This week saw the return of underage players across every discipline return to training after the latest easing of Covid-19 restrictions.
Among them were the young stars in West Clare who are keeping the tradition of hurling and camogie alive in the heartland of football country.
With stalwarts like Mick O’Neill and Paddy McDonnell having been central to the revival of the small ball game in the seaside town of Kilkee, the Kilkee-Bealaha hurling and camogie club has grown from strength to strength over the last number of years.
Tina Roche is another of those who is a key member of the club and she outlined that the development in recent times has been great to see.
“We have been hurling for six years at underage level and we are now into our fourth year of underage camogie. We started with the hurling to test the appetite, and the girls were allowed play with the boys up to U-12. After that, they had to play under the camogie banner. We found that there was enough interest there from both the girls and boys to operate under the one umbrella in the one club so both represent Kilkee-Bealaha. The younger players come to training together and that makes it easier for the parents too with only having the one taxi run to make. It also gives the children more of an outlet to try a variety of sports if they know that they have hurling or camogie training on a given night. It also helps us in getting access to pitches if we know we have it on a set night too” she explained.
The club has fielded a camogie team at adult junior level in recent times, while a junior men’s team is expected to participate this under the watch of Mick O’Neill. There is now a solid underage structure at the club with 91 U-10 players, both boys and girls, registering with the club in 2020. Tina outlined they are hopeful of a similar level of interest this year.
“We are catering for up to U-9 at the moment and hopefully those kind of numbers will come back us again. We have a number of coaches who have experience in both hurling and camogie themselves which is a great asset to the club. We are also building at the adult level which I feel is important for the younger players to see, so that they know they have that outlet to work toward. We are always recruiting coaches so if anyone wants to get involved with us we are always glad to have them” she said.
Tina, who is a native of Donegal, has been living in Kilkee for the last 13 years and said it was providing an outlet for her own family that was her motivation for getting involved with the club.
“I have two girls and it was great to get them involved, so I wanted to get involved too in order to try and help the club succeed and build. It is that parental support and engagement that is so important in running any club. You need that participation to build solid foundations. We hope that parents will see the benefit of the sport being back this week, and we are actually getting back ahead of time compared to last year when it was July that we got back on to the pitch. We are hopeful that the parents and children will come out in force to get back playing sports because it is so important across a number of areas” she noted.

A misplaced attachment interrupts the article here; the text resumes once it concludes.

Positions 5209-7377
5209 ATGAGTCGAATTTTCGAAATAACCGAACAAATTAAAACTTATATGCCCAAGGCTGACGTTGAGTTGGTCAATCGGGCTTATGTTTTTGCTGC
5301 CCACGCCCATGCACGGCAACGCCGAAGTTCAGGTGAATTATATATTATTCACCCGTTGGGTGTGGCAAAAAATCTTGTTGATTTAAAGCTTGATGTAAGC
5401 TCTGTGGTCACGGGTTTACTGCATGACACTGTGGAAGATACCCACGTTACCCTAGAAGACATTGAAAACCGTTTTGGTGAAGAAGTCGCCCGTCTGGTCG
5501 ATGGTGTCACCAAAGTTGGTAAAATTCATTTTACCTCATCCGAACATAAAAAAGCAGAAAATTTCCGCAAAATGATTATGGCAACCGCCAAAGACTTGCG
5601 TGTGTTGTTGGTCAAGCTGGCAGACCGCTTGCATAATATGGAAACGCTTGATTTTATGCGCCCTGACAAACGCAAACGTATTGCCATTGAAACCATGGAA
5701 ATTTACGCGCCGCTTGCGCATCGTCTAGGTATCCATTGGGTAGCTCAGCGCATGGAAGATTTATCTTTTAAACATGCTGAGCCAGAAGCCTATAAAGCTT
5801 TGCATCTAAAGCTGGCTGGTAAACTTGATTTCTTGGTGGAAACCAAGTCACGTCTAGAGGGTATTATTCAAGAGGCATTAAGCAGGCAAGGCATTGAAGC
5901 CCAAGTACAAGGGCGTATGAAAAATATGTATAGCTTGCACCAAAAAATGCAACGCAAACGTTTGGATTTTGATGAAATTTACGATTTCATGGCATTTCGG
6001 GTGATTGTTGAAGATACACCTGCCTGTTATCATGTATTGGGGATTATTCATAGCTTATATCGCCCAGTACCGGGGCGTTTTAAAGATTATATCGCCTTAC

Clonbony GAA club are also preparing for the return of underage activity to the club, with Covid-19 having halted initial attempts at reviving juvenile activity.
The Miltown based club, who cater for players from all the surrounding clubs, have put structures in place for training at U-7 and U-9 grades, which is due to get underway in the coming weeks.
Club chairman Patrick O’Loughlin outlined that is a positive development that will hopefully see future stars for the club emerge.
“We are setting up an underage hurling academy which will be a great benefit for the future of the club. It is going to develop hurling in the area and that is a positive news story. We had good numbers when we went back first a few years ago, with Sean Malone and John Tierney doing the heavy lifting on it. We were getting up to 35 players at the time but then once Covid hit, it all had to stop. It was great to see that number of young people taking an interest, but what was also encouraging was to see the amount of parents who wanted to get involved and give a hand. That is key really if you are going to get the full benefit of it” he explained.
O’Loughlin feels that parental has positive benefits even when the training sessions are over.
“If parents are there watching the training, they can see what skills are being worked on and will probably go out in the lawn at home then to keep working on it. It is all training and that is how children learn. All the big intercounty stars started out like that and having those roots and the interest at home plays a big part in it too” he noted.
The club plan to begin training for players at U-7 and U-9 levels on Sunday May 9 with their base at the astro turf facility at Jones’ Supervalu in Miltown. O’Loughlin, whose father TJ was a prominent GAA referee in Clare for a number of years, feels having a pathway for players within the club is vital for development.
“That is what keeps any club going and we were lacking that for a few years. It is nearly 15 or 20 years since we had any underage structures and it is the last cohort that we had at U-16 and minor level that are still involved in our adult team. That can only last so long and you need the underage players coming up along. That is what will secure the future of Clonbony and all this is going to help to do that. It is also great to see children out playing sports again because they have gone through a lot too throughout the Covid-19 pandemic so it is great to see them back out again” he said.